CFA launches probe over club’s match-fix­ing claims

China Daily (Hong Kong) - - CHINA - By SUN XIAOCHEN sunx­i­aochen@ chi­nadaily.com.cn

The Chi­nese Foot­ball As­so­ci­a­tion launched a probe on Sun­day into al­le­ga­tions of match-fix­ing made by a sec­ond-tier club af­ter a con­tro­ver­sial penalty de­ci­sion.

In re­sponse to a claim by Meng Yongli, chair­man of Baod­ing Rongda FC, that his club’s 2-2 draw with Wuhan Zall on Satur­day was ma­nip­u­lated in their op­po­nent’s fa­vor, the CFA said it has called on the pro­fes­sional league coun­cil and the ref­er­ees’ com­mit­tee to in­ves­ti­gate, adding that it will se­verely pun­ish any­one found in­volved in match-fix­ing.

“We will han­dle the case se­ri­ously and re­spect the club’s con­cerns. But we urge the club and the fans to re­main calm. The re­sult of the in­ves­ti­ga­tion will be re­leased in a timely man­ner,” the CFA said in a state­ment on Sun­day.

In a post-match news con­fer­ence, Meng ques­tioned the of­fi­ci­at­ing of the game, in par­tic­u­lar a con­tro­ver­sial de­ci­sion by the ref­eree to award Wuhan Zall a penalty dur­ing eight min­utes of in­jury time, which re­sulted in the game end­ing in a draw.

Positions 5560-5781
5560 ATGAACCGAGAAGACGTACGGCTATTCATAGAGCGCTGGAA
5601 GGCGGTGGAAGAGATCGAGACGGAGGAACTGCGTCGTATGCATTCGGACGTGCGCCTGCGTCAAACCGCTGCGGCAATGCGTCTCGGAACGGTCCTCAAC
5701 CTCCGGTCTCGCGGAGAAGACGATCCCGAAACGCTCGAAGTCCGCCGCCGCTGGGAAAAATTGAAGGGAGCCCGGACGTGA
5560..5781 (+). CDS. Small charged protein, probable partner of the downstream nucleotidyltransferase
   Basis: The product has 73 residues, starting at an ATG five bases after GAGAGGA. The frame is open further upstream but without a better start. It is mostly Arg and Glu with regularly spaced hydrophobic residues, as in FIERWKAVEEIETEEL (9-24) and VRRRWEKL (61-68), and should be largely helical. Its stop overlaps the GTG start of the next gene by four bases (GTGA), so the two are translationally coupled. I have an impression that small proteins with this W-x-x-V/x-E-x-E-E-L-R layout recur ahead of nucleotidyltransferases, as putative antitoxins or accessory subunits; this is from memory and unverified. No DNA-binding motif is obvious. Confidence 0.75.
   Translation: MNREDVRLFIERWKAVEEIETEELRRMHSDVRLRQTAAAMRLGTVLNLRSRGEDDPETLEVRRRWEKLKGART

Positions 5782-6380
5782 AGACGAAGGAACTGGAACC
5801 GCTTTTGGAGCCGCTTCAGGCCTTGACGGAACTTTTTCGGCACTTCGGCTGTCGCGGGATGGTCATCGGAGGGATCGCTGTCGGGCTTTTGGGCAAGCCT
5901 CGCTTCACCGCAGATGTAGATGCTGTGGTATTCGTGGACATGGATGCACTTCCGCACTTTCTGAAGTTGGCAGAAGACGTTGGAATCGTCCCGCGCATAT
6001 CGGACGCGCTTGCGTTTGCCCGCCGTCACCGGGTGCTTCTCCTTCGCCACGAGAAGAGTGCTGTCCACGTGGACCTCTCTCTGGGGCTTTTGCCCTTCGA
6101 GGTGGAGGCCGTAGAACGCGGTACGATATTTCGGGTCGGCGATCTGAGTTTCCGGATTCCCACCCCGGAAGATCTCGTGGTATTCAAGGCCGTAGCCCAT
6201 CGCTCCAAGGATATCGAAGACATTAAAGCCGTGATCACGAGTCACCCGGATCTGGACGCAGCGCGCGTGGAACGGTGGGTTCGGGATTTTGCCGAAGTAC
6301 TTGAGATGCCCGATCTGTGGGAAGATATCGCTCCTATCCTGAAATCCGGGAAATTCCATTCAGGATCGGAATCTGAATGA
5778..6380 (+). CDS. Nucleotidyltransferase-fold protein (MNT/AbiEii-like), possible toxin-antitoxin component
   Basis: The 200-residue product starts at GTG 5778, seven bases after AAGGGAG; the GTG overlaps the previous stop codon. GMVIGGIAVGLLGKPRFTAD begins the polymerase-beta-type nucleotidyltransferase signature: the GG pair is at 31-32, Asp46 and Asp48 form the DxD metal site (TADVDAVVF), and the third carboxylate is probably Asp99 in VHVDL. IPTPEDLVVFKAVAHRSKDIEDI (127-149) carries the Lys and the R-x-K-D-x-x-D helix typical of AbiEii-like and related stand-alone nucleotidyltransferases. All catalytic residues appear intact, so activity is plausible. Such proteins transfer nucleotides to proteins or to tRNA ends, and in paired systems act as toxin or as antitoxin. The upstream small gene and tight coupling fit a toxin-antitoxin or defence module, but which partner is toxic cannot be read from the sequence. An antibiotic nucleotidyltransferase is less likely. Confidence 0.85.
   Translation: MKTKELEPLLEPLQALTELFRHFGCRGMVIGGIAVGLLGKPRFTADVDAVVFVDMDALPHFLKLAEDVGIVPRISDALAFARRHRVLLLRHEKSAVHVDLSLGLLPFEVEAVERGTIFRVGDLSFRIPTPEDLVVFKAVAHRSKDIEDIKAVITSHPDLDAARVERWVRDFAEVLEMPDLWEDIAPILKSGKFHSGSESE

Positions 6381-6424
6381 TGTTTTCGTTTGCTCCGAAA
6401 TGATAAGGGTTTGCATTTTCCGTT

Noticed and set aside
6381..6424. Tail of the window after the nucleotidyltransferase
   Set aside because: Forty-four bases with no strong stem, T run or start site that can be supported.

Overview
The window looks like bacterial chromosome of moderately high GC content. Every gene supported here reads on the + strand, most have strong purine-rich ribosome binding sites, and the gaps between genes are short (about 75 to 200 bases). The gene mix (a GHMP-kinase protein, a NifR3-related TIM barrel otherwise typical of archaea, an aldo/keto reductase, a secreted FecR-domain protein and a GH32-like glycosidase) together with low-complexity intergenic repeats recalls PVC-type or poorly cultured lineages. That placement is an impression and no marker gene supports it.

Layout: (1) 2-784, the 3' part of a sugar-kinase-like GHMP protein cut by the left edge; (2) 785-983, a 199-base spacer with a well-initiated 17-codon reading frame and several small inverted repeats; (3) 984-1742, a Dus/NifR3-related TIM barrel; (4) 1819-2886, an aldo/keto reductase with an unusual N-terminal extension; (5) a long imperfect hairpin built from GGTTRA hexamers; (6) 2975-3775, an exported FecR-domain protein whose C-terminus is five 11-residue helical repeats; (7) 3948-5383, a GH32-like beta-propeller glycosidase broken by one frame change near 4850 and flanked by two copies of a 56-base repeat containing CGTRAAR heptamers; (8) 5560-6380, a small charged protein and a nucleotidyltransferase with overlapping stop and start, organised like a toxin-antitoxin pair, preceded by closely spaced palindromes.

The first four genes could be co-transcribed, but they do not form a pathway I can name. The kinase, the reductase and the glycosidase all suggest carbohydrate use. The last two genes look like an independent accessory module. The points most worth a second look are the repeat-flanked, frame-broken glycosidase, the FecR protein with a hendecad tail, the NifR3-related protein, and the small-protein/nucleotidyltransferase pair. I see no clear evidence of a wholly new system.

“We can’t af­ford for the game to be played like this any longer. If it con­tin­ues, even­tu­ally no one will play,” Meng said be­fore burst­ing into tears, bring­ing the news con­fer­ence to an abrupt end. He later as­sem­bled me­dia on the stadium’s pitch and an­nounced the with­drawal of the club from the sec­ond-tier league in protest.

“We want to present a strong re­minder to the gov­ern­ing body that we need a clean and trans­par­ent en­vi­ron­ment to play the game,” he said later on Sina Weibo.

Peo­ple within the soc­cer world urged the club to hold back from mak­ing any rash de­ci­sions and to co­op­er­ate with the CFA probe.

“The penalty was a 50-50 call. There was con­tact be­tween the two play­ers. It was also scored in the third minute of stop­page time, so it is un­rea­son­able to ques­tion the eight min­utes of added time,” said Zhao Zhen, a com­men­ta­tor with goalchina.net.

Li Yi, a for­mer China na­tional team striker, said on Weibo: “Con­tro­ver­sial calls are part of the game. If the club quits the league, it is the play­ers and fans of the team that will suf­fer.”

We urge the club and the fans to re­main calm. The re­sult of the in­ves­ti­ga­tion will be re­leased in a timely man­ner.” Chi­nese Foot­ball As­so­ci­a­tion state­ment

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